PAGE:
Russia’s only aircraft carrier, the Admiral Kuznetsov, has finished her operations in the Eastern Mediterranean and is heading back to her homeport of Severomorsk in Northern Russia. The aircraft carrier entered the Mediterranean in the beginning of January to bolster the Russian Naval forces operation in front of Syria. In the 4 months that the Admiral Kuznetsov was in the Mediterranean she also executed a training program for her airwing to keep the pilots experienced enough to operate from an aircraft carrier. The question that is on everybody’s mind is how long the Admiral Kuznetsov will be out of service after her deployment.
|RFS Admiral Kuzenetsov|
The Admiral Kuznetsov has always been a troubled ship that spend more time in dry docks then on active combat duty. Her propulsion system consist of steam-turbines and is known to break down easily. It is for this reason that she never leaves port without the company of an ocean going tug to tow her back in case her steam-turbines break down again.
Every deployment of the Admiral Kuznetsov is followed by a repair and maintenance period that takes several months, sometimes even over a year, to get the ship ready for a next deployment.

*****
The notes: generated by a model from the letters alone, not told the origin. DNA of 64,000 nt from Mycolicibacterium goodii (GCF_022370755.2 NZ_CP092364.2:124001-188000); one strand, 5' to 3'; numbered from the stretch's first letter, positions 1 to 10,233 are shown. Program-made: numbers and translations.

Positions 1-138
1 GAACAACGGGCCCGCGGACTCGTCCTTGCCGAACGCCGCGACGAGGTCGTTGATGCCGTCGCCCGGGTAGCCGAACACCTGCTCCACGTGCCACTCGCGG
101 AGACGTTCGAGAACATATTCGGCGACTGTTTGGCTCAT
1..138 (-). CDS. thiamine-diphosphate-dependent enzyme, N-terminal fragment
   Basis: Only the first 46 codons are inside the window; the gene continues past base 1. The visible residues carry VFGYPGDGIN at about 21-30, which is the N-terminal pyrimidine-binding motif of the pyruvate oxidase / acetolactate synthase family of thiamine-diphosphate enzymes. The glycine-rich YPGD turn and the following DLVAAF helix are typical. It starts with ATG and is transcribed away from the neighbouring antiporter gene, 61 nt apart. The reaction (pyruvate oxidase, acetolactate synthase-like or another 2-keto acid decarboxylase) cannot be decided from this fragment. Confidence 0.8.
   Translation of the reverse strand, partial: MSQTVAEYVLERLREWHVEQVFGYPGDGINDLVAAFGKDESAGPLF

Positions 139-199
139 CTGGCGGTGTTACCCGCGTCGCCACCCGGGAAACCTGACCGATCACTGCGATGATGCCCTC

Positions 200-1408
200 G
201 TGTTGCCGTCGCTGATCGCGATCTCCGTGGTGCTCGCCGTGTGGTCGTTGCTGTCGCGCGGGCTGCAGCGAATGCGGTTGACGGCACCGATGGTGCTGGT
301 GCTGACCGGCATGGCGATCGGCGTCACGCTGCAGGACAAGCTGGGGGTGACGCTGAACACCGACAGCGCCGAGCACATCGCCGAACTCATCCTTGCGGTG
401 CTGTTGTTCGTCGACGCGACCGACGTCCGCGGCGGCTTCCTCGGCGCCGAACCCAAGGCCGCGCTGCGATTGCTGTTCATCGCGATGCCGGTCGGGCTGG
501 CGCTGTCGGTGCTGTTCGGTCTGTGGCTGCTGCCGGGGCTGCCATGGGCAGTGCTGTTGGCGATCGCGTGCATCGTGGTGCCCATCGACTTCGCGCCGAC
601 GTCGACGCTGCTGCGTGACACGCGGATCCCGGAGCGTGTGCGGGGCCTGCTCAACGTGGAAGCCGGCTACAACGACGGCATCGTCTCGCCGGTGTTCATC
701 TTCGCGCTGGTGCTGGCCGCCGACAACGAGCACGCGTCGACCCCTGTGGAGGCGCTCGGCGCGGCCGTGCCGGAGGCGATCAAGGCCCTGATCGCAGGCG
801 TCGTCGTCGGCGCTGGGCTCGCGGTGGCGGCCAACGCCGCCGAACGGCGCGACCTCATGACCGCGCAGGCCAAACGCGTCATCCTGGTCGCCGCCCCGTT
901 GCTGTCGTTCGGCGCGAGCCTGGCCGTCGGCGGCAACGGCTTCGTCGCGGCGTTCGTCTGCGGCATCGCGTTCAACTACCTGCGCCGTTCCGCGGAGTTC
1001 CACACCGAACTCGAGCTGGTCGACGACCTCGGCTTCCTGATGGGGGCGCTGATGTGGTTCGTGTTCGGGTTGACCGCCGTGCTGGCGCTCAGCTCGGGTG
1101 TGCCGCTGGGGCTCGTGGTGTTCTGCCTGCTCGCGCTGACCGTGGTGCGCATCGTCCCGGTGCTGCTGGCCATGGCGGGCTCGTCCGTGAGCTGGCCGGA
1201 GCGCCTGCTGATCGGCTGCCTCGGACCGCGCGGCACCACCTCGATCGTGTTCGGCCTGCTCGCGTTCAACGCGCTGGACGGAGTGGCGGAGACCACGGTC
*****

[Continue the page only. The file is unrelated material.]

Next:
In 2010 it was rumored that the ship would be undergoing a long time refit from 2012 to 2017. During this long term refit several key systems would be replaced and modernized. Her steam-turbines would have been switched for more reliable gas-turbines. Obviously the maintenance period never started in 2012 but the plans are still hanging around.
The Admiral Kuznetsov is Russia’s only carrier and with Russia back on the rise the need for powerful ships capable of projection power on the world’s oceans and areas of Russian interests is required to enhance Russia’s image as a powerful nation. This has Russia caught in a dilemma. On the one side it cannot afford to lose the Admiral Kuznetsov for a long period as her presence might be required in the nearby future to intervene once again on behalf of Russian interests. On the other side is the problem that the Admiral Kuznetsov is an unreliable ship, prone to breakdowns. A long term modernization is then required to give Russia a carrier capable of performing longer missions without the need for large maintenance periods between two missions.
Regardless of whether the Admiral Kuznetsov will undergo a large modernization lasting several years after her arrival from the Mediterranean Sea or not, we can be certain that the ship will not be going back to sea for the next several months. Leaving the Russian Navy once again in a period that it cannot rely on an aircraft carrier to support its operations.